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AN INTEGRATED PETROPHYSICAL ANALYSIS TO EVALUATE LOW RESISTIVITY LOW CONTRAST (LRLC) PAYS IN CLASTIC RESERVOIRS IN SE ASIA
Dr. Lutz Riepe*, A. Sharby BA Hamid**, M Hafiz RB Hamzah**, M Nizam BM Zain** *Petronas Carigali Sdn Bhd, **Petronas Group Research Sdn Bhd, Malaysia This paper was prepared for presentation at the International Symposium of the Society of Core Analysts held in Abu Dhabi, UAE 29 October-2 November, 2008
Low Resistivity (LR) and Low Contrast (LC) pays have been identified in many clastic and carbonate reservoirs all over the world. Typical LRLC zones in PETRONAS operated fields show resistivities of 2-4 Ohmm, which are similar to the resistivities of the adjacent shale beds and very close to the resistivities of the (fresh) formation water bearing zones(12 Ohmm). This study is focussed on the investigation of clastic reservoirs in the Malay, Sarawak and Sabah Basins, which are mainly shaly and silty sandstone zones, that were not obvious and not classified as “net pay” from previous conventional formation evaluation techniques. Based on an integrated petrophysical analysis of modern log data (including Nuclear Magnetic Resonance (NMR),Borehole Imaging), and Special Core Analyses (SCAL) data (including electrical, hydraulic and NMR properties), improved concepts and workflows were developed for the identification and evaluation of productive hydrocarbon bearing LRLC zones.
There are two main types of problems associated with the identification of producible hydrocarbons and with the correct evaluation of LRLC zones: 1. The water saturation Sw as derived from conventional resistivity logs is incorrect (too high)! This can be attributed to the following reasons: 1a. ResistivityLogging Tool related effects, i.e. the measured resistivity “Rt” is incorrect or not properly corrected for: -Borehole, shoulder bed and invasion effects -High dips or high well deviations -Thin bed effects (laminations, anisotropy) In most of the above cases, Rt has been underestimated. 1b. The resistivity of the formation water Rw is incorrect or unknown, e.g. due to variable salinity and/or variable ion composition. 1c. The saturation equation and parameters are incorrect, e.g. due to “Non Archie” more complex relationships between Sw and resistivity, reflected by variable or unknown: - Cementation exponent “m”, saturation exponent “n” - Excess surface/interlayer conductivity effects (Cx) - Cation Exchange Capacity (CEC) - Conductive minerals (e.g. Pyrite, Siderite)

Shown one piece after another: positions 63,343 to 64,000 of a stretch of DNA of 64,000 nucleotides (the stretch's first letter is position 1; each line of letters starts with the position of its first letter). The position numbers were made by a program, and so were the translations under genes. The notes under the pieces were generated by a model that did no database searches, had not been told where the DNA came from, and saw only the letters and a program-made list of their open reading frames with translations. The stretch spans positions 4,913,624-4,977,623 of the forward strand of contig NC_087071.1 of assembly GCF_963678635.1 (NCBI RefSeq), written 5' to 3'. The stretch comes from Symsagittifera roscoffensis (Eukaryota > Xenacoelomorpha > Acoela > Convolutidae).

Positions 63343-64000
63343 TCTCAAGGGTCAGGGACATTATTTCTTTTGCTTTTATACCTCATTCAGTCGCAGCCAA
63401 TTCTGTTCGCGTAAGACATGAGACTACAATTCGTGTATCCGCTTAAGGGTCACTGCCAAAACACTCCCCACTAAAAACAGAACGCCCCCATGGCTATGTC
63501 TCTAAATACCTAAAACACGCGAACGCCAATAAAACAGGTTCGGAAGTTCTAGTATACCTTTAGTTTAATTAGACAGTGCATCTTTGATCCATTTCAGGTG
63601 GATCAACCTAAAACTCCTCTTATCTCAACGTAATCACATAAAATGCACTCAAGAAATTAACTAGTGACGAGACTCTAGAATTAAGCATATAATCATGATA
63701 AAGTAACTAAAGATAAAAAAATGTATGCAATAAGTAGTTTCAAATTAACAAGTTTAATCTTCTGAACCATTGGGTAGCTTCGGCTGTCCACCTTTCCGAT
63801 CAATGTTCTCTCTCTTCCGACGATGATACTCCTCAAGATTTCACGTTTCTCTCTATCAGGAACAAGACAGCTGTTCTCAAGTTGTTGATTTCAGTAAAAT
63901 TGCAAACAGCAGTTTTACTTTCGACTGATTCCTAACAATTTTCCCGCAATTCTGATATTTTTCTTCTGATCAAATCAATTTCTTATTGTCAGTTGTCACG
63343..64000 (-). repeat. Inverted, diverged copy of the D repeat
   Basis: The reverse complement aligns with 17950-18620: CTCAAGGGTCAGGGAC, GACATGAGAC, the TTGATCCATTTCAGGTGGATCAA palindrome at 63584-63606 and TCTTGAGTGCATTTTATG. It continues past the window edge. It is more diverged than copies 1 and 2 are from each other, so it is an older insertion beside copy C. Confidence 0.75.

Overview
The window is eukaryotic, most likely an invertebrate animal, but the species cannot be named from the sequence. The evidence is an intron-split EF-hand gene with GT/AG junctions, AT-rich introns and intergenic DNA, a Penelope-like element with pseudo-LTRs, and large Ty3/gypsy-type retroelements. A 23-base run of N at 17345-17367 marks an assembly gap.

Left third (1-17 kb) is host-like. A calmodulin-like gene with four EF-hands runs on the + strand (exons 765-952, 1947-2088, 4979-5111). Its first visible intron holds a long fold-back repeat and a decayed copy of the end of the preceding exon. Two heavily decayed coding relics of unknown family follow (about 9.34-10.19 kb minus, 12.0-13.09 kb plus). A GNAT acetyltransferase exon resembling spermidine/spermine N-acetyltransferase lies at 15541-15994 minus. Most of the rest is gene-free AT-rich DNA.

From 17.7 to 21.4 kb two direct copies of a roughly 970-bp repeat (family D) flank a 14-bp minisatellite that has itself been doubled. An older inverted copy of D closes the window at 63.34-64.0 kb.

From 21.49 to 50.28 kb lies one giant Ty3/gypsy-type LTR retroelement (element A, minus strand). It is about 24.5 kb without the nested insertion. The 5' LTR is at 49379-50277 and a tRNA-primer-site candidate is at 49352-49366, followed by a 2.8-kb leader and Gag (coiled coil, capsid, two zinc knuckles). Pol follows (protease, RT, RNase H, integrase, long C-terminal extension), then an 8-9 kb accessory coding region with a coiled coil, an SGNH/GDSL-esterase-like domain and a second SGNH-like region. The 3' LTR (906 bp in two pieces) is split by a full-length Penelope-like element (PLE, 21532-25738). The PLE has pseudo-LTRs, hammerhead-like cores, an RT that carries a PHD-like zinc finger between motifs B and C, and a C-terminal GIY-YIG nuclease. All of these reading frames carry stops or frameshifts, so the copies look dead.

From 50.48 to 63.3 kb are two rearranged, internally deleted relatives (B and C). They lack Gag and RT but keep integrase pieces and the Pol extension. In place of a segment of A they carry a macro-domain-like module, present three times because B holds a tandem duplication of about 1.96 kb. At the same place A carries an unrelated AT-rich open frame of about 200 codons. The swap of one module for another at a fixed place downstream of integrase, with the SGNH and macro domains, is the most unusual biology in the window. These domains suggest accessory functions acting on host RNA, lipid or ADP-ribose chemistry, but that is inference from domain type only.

2. The water saturation Sw as derived from conventional resistivity logs is correct, but very high, and a conventional Sw-cutoff might eliminate these zones! These rock type related high (“irreducible”) water saturations can be due to: - Grain size/pore size effects ( high specific internal surface Sv) - Bioturbation effects (high amount of bioturbated fine silts and shales) - High amount of clays with high Cation Exchange Capacity (CEC, Qv) For these zones with a high amount of “capillary bound” water, it is crucial to determine up to which Swirr the reservoir will be productive to establish permeability predictions based on the analysis of capillary pressure and relative permeability data, and to correlate these Swirr with NMR derived T2 spectra, for later calibration of NMR log derived continuous Swirr and permeability profiles. In many case histories, we have experienced a combination of several of the above causes for LRLC reservoirs, which underlined the need to first apply advanced resistivity modelling techniques to get reliable Rt values from logs, and to investigate alternative methods like NMR measurements for an independant evaluation of correct water saturations, and to predict the amount and type of mobile fluid phases. The actual work program and the well selection for the ongoing LRLC study is mainly focussed to investigate the 2nd type of LRLC evaluation problems, i.e to understand and evaluate clastic reservoirs with very high Swirr, that are nevertheless producing dry hydrocarbons. The project provides an integrated analysis of log and core data to derive revised log evaluation parameters, cut-off criteria for “net pay”, and possibly modified saturation equations to assess LRLC pay zones.